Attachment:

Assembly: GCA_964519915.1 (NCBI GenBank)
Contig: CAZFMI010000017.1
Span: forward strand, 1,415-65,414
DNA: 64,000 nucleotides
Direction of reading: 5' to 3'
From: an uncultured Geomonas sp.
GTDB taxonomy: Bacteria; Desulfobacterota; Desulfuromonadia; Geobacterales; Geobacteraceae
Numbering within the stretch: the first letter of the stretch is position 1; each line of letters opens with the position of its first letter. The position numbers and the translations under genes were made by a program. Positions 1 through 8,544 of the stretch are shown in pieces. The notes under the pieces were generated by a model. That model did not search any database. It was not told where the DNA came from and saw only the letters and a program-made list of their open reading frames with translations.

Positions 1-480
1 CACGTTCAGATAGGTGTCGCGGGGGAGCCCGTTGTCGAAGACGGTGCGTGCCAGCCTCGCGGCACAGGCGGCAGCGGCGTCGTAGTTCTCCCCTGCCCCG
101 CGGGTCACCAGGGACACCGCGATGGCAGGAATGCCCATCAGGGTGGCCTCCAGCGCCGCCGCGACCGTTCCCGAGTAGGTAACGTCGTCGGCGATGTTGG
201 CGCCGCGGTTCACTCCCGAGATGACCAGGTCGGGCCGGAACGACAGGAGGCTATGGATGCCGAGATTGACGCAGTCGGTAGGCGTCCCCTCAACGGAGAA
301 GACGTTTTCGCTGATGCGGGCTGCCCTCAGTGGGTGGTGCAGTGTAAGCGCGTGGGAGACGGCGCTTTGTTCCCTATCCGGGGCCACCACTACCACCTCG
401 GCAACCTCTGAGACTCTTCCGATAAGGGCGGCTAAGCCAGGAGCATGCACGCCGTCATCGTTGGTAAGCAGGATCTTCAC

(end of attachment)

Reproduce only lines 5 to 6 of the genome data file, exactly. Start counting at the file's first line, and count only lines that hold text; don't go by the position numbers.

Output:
Direction of reading: 5' to 3'
From: an uncultured Geomonas sp.